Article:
Tea is probably one of the most surprising sources of helpful plant nutrients. With the exception of water, tea is the most widely consumed beverage in the world. Green tea is made from the fresh leaves of the tea plant that are steamed, rolled and dried at high temperatures. Black tea is made by first withering the leaves and then rolling and drying them.
Read the article
The preceding materials related to health information are provided for educational purposes only.
Tea and tea containing products are not intended to treat, cure or prevent any disease or illness. You should always consult a physician regarding the applicability of any information or recommendations with respect to any symptoms or medical condition.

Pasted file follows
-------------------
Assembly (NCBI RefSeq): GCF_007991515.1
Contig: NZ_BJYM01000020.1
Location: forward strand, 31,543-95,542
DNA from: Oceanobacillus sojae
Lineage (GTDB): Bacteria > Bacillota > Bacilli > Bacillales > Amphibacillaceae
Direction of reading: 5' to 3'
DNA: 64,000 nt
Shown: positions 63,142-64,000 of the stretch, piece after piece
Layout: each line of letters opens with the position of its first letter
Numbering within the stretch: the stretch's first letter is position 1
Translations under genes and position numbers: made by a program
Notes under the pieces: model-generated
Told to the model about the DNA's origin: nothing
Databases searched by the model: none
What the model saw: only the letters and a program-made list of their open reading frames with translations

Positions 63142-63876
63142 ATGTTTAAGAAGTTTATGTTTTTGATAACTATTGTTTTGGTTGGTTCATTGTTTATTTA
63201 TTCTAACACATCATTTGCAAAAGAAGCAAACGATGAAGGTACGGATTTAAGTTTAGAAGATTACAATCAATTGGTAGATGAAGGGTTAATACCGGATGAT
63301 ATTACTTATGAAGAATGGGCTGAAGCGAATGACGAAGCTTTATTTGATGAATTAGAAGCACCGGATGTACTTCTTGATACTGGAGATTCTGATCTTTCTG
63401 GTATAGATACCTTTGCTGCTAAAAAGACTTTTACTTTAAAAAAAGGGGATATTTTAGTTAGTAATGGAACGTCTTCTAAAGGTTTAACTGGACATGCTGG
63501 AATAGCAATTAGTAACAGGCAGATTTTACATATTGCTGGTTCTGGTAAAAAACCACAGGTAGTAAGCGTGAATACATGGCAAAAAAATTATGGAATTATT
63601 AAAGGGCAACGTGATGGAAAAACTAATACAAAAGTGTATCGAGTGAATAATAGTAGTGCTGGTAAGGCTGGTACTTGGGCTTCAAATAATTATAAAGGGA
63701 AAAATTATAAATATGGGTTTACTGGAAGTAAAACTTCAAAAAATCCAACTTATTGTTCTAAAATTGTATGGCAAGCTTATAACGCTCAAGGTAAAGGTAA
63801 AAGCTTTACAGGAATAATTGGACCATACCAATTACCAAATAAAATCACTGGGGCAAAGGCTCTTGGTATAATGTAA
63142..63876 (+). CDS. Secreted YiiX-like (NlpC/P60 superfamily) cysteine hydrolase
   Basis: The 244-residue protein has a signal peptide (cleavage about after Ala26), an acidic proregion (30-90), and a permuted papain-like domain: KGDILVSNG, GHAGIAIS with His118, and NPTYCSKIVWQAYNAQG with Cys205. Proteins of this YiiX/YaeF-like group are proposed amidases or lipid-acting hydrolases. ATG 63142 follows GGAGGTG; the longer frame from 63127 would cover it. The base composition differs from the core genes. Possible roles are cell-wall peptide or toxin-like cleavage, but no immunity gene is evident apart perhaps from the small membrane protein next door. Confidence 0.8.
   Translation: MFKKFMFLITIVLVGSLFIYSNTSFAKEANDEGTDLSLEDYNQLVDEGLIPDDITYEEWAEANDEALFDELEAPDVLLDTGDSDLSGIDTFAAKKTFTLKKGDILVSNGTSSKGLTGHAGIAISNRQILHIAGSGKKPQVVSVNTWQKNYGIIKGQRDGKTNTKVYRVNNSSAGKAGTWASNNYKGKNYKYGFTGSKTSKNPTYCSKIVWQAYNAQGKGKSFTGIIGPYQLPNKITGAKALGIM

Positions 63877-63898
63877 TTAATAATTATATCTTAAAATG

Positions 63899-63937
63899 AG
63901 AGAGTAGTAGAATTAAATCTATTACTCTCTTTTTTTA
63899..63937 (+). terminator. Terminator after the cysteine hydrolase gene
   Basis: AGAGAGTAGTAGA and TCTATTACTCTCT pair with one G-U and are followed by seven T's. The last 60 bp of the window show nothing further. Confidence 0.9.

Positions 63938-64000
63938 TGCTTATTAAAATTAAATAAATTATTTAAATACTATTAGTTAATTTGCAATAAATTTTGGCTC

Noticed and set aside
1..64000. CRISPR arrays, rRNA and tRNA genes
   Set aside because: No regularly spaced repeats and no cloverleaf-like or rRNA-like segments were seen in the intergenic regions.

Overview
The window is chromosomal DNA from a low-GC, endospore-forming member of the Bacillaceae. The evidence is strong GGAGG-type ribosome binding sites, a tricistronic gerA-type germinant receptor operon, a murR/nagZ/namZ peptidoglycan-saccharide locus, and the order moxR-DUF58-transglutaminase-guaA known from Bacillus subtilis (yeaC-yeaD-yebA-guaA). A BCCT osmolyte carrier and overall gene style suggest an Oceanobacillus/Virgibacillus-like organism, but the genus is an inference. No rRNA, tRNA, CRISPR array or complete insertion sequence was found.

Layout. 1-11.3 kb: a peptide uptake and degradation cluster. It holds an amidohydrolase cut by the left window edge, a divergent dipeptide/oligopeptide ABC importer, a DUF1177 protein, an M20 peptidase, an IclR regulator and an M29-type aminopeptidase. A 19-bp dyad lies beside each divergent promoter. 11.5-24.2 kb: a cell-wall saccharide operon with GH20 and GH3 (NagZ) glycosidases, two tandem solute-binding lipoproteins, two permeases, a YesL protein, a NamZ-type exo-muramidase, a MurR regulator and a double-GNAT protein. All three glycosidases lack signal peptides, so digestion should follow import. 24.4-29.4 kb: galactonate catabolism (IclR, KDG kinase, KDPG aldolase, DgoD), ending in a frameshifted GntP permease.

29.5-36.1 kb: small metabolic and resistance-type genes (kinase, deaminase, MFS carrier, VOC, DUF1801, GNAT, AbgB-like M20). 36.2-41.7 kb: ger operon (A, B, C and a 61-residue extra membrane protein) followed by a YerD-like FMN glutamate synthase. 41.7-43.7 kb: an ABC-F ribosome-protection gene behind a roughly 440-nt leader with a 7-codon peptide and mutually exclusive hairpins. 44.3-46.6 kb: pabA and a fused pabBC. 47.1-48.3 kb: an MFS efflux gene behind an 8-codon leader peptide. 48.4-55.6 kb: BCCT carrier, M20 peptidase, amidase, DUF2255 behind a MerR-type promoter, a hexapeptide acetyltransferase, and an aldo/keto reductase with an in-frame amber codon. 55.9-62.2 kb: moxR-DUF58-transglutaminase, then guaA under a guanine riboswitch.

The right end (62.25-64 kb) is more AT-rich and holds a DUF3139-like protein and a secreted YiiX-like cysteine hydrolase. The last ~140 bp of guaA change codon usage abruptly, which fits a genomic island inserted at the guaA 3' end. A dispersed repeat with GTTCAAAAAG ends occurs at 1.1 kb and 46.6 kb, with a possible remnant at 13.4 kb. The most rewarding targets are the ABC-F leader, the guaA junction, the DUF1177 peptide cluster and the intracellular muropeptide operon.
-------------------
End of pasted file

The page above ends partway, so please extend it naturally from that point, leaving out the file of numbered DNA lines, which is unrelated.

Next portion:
Hertog, M.G.L, Kromhout, D., Aravanis, C. et al. (1995) Flavonoid intake and long-term risk of coronary heart disease and cancer in Seven Countries Study. Arch Intern Med 155: 381 - 386 Van het Hof, H.H., Kivits, G.A.A., Westrate, J.A. and Tijburg, L.B.M. (1988) Bioavailability of catechins from tea: the effect of milk. Eur J Clin Nutr 52:356 - 359
Bigelow is not responsible for the content contained in third-party studies. Bigelow provides these studies for reference, and this does not represent an endorsement or responsibility for the content of such third-party studies.